Zande woman sifting manioc flour

Zande woman sifting manioc flour
104 x 78 mm | Print gelatin silver
There are records relating to alternative images that we do not have scans for in the database:
1998.341.127.1 - Negative film nitrate , (104 x 78 mm)
Date of Print:
Previous PRM Number:
Previous Other Number:
83 (+150) [frame 10]

Accession Number:
A woman (identified as na Diwisa, i.e. mother of Diwisa) outside a hut sifting manioc flour from an open-weave basket into a square flat basket beneath. Beside her stands a gourd of flour, a mortar (sangu) and another type of mortar, with a longitudinal section removed from the log to form a trough.
Edward Evan Evans-Pritchard
Date of Photo:
1927 - 1930
[Southern Sudan] Western Equatoria Yambio
na Diwisa
PRM Source:
Edward Evan Evans-Pritchard
Donated 1966
Other Owners:
E. E. Evans-Pritchard Collection
Agriculture and Horticulture , Food and Drink , Basketry , Tool , Domestic Life
Crop Millet , Foodstuff
Food Preparing
Original catalogue lists in Manuscript Collections. Additional material in related documents files. [CM 27/9/2005]
Primary Documentation:
PRM Accession Records - [1966.27.21] G PROFESSOR E. E. EVANS-PRITCHARD; INST. OF SOCIAL ANTHROPOLOGY, 51 BANBURY RD. OXFORD - S. SUDAN, AZANDE TRIBE. Box of negatives in envelopes. Nos. 1 - 400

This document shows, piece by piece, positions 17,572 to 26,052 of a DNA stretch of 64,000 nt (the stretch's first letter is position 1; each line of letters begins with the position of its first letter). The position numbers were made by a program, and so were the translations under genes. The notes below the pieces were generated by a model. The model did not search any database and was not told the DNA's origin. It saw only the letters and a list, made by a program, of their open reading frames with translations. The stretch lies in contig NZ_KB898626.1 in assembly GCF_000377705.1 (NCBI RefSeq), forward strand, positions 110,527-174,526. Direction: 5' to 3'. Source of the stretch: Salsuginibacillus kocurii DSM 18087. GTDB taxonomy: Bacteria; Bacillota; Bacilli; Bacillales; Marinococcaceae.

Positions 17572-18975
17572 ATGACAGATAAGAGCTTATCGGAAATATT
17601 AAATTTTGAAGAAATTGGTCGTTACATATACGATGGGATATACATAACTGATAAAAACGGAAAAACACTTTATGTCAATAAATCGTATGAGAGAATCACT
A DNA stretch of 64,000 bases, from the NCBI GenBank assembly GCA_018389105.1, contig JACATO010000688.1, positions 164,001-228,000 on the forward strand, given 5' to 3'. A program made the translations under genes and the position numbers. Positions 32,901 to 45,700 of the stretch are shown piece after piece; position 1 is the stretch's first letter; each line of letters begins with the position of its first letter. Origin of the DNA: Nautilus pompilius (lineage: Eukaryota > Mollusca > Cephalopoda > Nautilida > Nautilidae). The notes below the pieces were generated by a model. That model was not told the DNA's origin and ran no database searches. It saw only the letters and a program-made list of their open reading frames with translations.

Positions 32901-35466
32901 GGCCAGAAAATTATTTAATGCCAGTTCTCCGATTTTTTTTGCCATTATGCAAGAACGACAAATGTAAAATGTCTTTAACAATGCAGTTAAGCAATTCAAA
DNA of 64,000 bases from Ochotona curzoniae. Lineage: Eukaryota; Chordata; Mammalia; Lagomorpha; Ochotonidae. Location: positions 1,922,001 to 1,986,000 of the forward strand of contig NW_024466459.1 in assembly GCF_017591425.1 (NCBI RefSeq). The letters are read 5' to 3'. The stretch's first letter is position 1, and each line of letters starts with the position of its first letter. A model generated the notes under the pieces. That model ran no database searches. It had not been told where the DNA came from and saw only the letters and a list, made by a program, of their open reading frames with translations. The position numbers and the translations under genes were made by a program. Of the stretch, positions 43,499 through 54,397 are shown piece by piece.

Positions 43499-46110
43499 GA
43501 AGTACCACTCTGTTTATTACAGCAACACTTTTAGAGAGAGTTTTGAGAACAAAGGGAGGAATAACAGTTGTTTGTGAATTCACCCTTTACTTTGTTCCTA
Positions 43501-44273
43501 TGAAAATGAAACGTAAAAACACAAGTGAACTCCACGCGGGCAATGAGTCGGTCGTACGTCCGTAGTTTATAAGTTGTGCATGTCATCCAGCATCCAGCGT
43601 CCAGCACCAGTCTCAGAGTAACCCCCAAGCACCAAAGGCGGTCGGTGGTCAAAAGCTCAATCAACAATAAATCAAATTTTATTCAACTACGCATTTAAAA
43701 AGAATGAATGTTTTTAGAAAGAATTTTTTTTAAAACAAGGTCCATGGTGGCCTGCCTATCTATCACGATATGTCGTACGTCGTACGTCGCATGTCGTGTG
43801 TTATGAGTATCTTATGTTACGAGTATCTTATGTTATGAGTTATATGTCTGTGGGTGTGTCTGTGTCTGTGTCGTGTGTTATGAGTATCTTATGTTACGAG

Added Accession Book Entry - [In pencil in column] Catalogue room.
[1966.27.23] G PROFESSOR E. E. EVANS-PRITCHARD; INST. OF SOCIAL ANTHROPOLOGY, 51 BANBURY RD. OXFORD - S. SUDAN, AZANDE TRIBE. Box of prints in envelopes, nos. 1 - 400 (prints of negatives in 1966.27.21)

Manual Catalogues [typewritten, entitled "Zande Photographs (E-P)"] - 127. Old Woman (na Diwisa) preparing Manion [sic]. (+150)

Other Information:
There is a pencil note on the print rev. which looks very like the 83 written on the reverse of [1998.341.149.2], which has the film number 83 (+141). I have therefore assigned this image to that film number. In his "Impressions of the Zande" (Sudan Notes and Records, Vol.X, 1927 page 132) P.M. Larken states that 'the latter [mortars] are of two types, and are called sangu. The upright form consists of a cylindrical receptacle, supported on a narrower neck rising from a broader base, and averages three feet in height and eight inches in breadth, the cylinder accounting for half the height. The other kind is merely a straight log hollowed out longitudinally to make a trough. When using the latter, a woman sits on the ground with the trough between her legs, and scars are common where the flesh of the inside of the thighs has been pinched between the edge and the pestle in a moment of inattention. The pestle is a straight piece of wood cut from the tree called wili sangu, which is remarkably light, made smaller in the middle for a grip.'
Christopher Morton 14/10/2003 [Southern Sudan Project]
Funded by Arts and Humanities Research Council
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